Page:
I really liked this novel by Haddon; I think as much as I enjoyed The Curious Incident of the Dog in the Night-Time, which I read several years ago. They are quite different story lines, but the narrative voice and some of the themes are similar. Haddon certainly has a singular 'voice' in his novels, and is enjoy it every bit as much as the next joe with a bad case of Anglophelia. Perhaps a little more, at times.

In this one, the switches between perspectives and snippets of texts or songs interspersed with the story was confusing, at first, but I soon found my Haddon rhythm and was deeply immersed, while I was reading it. I would recommend it because it made me think about my own relationship with my husband. Also it made me think a lot. It made me laugh occasionally, and overall it kept me very engaged.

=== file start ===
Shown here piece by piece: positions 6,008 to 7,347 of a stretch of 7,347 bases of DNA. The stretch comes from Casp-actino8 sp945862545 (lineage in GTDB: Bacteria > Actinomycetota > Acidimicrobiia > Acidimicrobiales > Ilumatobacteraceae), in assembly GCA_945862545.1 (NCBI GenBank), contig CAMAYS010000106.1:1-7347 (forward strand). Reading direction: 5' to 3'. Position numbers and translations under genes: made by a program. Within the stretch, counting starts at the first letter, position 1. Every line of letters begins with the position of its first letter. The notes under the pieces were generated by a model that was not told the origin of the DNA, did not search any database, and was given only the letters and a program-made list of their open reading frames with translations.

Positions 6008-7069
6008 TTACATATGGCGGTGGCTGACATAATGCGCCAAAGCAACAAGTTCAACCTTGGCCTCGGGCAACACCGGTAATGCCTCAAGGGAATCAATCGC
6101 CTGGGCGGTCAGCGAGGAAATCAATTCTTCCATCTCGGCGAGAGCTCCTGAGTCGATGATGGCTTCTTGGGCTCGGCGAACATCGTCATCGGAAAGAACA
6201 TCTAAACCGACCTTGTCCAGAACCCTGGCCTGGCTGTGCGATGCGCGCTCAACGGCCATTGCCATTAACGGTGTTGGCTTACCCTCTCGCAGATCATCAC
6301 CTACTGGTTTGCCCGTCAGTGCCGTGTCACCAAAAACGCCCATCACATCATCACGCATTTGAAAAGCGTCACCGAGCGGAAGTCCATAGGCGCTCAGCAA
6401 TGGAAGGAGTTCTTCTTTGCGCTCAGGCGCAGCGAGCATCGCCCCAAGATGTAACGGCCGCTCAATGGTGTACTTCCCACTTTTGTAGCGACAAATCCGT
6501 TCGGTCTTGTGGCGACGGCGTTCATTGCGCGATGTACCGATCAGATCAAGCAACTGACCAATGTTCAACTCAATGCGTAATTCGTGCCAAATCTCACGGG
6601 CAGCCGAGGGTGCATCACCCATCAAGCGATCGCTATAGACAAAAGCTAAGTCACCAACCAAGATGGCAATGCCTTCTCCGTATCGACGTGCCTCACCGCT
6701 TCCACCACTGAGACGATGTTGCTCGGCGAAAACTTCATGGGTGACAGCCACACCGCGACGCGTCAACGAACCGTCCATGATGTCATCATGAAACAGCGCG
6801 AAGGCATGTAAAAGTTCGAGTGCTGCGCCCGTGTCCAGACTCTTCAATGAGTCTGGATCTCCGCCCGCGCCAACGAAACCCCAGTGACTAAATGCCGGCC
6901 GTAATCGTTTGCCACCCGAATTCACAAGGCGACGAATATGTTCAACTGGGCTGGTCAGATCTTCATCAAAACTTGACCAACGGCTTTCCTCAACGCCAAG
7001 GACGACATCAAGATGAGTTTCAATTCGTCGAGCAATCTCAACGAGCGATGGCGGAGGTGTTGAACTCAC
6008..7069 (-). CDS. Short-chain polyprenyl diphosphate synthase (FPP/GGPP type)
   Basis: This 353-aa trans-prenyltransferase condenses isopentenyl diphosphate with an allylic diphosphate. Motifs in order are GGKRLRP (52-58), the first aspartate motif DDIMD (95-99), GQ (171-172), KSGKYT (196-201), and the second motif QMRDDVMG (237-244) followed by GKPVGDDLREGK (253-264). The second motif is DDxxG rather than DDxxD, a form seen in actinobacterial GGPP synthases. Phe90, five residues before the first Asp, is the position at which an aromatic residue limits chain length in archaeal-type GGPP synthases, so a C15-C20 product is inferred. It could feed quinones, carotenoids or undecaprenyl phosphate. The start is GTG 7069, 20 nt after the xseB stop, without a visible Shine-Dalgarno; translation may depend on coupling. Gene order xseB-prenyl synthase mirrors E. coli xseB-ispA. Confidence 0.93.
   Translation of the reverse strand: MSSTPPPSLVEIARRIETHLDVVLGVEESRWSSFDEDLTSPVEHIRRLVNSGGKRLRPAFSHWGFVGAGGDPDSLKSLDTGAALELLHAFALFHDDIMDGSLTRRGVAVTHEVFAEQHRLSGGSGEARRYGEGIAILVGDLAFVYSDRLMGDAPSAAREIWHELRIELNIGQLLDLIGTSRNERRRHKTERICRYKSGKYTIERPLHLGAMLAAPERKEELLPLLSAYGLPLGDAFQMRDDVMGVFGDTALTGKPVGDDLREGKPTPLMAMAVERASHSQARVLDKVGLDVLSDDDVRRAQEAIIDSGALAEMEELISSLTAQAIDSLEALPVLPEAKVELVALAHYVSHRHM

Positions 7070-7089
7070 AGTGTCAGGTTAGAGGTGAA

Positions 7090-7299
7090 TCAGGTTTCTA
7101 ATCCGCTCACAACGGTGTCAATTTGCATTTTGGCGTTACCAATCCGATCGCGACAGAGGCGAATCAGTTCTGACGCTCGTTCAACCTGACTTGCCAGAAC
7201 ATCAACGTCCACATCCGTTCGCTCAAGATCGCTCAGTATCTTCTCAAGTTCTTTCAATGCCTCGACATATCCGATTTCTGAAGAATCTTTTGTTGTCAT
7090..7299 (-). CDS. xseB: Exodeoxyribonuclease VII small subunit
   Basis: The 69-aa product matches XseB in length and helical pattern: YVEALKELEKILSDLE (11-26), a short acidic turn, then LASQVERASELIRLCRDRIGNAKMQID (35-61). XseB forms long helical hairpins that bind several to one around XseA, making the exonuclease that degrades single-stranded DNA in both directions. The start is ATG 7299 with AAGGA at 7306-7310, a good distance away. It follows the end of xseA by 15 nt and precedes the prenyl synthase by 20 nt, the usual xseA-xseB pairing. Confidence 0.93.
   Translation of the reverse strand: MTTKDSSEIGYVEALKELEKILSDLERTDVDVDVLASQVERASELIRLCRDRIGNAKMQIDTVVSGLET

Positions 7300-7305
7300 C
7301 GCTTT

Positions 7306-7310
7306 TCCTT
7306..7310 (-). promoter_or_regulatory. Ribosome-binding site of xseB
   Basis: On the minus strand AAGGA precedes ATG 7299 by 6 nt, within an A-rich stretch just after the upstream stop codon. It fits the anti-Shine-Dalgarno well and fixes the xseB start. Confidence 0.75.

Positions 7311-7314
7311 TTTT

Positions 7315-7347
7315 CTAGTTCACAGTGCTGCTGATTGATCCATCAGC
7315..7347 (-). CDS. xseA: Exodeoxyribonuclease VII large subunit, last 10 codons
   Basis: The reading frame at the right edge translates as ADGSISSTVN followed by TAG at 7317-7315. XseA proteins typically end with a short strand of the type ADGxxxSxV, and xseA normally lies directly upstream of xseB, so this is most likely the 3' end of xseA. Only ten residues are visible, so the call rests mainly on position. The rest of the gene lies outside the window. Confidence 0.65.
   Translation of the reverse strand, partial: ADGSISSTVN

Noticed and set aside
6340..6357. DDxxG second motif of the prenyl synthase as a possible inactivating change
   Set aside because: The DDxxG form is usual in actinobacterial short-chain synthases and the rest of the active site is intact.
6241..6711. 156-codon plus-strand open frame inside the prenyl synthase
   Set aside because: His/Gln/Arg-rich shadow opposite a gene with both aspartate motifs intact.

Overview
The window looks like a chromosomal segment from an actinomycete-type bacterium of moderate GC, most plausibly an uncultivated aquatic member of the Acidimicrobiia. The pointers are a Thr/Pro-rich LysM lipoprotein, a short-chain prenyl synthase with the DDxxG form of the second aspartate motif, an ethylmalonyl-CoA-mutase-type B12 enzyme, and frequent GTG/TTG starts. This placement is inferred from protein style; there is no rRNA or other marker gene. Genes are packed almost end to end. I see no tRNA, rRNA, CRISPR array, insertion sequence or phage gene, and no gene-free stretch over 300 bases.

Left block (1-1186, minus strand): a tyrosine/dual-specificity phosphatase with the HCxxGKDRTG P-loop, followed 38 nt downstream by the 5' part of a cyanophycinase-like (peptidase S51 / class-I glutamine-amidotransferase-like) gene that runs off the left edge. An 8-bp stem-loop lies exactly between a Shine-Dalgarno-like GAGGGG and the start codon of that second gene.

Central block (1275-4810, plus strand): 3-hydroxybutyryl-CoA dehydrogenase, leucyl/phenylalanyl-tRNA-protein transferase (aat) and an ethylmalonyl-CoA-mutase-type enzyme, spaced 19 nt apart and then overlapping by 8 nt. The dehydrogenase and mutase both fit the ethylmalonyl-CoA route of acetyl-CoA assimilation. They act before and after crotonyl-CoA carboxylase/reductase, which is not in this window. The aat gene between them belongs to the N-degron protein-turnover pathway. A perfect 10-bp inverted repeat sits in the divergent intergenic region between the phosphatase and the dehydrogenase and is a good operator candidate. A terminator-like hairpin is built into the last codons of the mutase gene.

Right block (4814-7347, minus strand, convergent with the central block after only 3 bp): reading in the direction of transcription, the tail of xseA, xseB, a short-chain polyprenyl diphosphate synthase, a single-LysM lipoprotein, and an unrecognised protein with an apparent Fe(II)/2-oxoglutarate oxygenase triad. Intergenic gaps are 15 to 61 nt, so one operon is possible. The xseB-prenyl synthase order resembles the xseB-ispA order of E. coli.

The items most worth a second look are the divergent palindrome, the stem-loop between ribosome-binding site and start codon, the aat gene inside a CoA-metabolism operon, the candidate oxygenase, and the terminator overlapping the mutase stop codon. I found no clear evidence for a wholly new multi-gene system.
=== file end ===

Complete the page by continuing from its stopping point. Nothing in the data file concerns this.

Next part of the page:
I really enjoyed the plot, the human observation and the tentative ending. It is a great exercise in drawing out the complexities of families and relationships, it allowed me to feel personally connected and close to the psyche of each character. And even though some people think there should have been some kind of resolving of at least one of the story lines in the novel, I think it ended just the way group vacations usually do; awkwardly fond of everyone there, with some little resolve to seeing them once again soon. Just lovely.
( )
  stephanie_M | Apr 30, 2020 |
Showing 1-5 of 83 (next | show all)
Haddon’s tone is flawless, so compassionate and detailed and precise that this novel beguiles without cloying, illuminates without demystifying. All happy families may be alike, but oh, how wonderful to witness the myriad unhappiness of the others, conjured by a virtuoso wordsmith.